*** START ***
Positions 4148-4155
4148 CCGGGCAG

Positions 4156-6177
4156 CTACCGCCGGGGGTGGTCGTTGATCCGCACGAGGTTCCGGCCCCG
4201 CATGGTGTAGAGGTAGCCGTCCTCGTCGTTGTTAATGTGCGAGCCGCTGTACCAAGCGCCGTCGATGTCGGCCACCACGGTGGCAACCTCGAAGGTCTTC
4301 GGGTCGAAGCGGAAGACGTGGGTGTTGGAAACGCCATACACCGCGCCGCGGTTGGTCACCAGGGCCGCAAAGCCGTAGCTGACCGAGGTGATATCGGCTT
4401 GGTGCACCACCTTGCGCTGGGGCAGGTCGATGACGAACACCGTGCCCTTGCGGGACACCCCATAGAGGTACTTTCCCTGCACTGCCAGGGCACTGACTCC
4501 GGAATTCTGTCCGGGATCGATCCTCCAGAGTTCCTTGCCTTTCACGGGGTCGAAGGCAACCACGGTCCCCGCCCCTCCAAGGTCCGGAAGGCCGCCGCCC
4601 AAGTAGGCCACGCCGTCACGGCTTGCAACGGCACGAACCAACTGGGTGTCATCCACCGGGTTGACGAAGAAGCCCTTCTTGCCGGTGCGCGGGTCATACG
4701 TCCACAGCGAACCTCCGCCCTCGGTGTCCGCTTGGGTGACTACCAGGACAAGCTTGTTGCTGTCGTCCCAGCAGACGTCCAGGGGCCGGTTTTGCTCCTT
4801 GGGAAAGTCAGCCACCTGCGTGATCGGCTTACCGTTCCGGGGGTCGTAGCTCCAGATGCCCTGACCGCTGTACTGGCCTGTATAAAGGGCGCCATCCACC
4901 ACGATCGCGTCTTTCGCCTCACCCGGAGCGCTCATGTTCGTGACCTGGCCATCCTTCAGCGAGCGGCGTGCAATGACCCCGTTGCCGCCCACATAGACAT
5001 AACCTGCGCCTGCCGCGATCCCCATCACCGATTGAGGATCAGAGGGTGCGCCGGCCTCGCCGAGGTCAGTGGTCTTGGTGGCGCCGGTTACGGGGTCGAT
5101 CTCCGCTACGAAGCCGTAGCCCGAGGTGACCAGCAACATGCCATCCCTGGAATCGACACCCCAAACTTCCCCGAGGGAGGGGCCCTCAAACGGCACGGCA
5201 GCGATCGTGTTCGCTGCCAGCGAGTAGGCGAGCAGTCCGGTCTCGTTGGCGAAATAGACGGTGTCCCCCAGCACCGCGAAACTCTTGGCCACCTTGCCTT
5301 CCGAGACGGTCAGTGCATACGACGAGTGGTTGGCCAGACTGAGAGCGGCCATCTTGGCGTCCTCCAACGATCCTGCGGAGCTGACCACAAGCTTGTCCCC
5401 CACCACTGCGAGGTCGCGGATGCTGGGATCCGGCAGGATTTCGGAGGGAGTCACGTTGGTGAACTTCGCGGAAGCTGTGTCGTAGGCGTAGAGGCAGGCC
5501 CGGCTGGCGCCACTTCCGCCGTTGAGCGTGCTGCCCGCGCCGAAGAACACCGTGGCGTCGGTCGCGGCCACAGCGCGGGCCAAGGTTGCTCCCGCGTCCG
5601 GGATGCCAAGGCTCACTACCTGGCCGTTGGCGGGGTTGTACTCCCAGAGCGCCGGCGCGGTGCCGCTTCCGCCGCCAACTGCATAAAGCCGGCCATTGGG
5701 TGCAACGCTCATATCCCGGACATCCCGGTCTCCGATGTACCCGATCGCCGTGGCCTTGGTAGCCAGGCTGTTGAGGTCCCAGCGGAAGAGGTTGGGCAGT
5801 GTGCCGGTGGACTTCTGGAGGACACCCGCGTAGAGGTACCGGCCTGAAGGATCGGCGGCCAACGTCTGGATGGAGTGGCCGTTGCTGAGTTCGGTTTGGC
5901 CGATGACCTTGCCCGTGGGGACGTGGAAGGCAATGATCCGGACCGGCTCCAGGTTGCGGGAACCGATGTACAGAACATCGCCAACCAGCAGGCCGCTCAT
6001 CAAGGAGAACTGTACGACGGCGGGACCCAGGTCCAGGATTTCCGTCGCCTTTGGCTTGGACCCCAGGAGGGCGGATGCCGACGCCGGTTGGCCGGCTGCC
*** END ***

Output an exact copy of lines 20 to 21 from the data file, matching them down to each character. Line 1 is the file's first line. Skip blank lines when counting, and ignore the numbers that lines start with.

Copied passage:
5701 TGCAACGCTCATATCCCGGACATCCCGGTCTCCGATGTACCCGATCGCCGTGGCCTTGGTAGCCAGGCTGTTGAGGTCCCAGCGGAAGAGGTTGGGCAGT
5801 GTGCCGGTGGACTTCTGGAGGACACCCGCGTAGAGGTACCGGCCTGAAGGATCGGCGGCCAACGTCTGGATGGAGTGGCCGTTGCTGAGTTCGGTTTGGC